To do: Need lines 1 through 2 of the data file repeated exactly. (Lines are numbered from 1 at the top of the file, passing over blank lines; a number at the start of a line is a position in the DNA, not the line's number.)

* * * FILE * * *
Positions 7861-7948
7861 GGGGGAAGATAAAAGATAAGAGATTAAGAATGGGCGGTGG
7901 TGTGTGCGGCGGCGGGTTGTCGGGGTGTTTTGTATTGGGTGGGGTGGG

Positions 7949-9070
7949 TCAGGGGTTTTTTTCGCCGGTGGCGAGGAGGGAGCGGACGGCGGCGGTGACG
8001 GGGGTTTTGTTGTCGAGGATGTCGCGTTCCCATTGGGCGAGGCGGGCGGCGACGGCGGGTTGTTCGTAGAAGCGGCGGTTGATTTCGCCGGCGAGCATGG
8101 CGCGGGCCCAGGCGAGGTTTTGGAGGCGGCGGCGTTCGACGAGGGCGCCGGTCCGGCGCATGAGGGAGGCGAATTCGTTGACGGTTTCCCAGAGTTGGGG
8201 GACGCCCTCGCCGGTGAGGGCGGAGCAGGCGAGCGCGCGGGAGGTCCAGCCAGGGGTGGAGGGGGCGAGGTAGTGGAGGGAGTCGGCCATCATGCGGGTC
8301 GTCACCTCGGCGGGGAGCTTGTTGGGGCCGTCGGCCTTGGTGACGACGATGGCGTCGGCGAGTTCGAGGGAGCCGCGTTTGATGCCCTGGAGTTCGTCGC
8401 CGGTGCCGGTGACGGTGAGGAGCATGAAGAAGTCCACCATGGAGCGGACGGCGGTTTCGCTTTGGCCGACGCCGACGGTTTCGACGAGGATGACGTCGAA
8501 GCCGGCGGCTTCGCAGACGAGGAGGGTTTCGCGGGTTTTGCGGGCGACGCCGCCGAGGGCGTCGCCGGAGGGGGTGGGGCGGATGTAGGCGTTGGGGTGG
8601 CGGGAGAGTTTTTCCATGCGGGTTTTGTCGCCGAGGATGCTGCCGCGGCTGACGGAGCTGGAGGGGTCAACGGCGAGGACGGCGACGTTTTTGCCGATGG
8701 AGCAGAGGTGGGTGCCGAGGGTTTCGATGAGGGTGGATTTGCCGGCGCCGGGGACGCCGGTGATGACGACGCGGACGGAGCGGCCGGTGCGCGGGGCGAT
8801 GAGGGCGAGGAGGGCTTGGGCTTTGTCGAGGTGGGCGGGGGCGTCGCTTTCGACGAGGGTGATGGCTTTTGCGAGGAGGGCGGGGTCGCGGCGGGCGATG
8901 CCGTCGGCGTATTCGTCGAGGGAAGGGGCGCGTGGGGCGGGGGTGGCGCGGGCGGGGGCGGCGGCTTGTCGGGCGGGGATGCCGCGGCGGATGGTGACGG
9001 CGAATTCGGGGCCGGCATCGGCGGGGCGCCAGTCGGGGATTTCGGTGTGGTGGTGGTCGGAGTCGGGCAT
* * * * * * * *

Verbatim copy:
Positions 7861-7948
7861 GGGGGAAGATAAAAGATAAGAGATTAAGAATGGGCGGTGG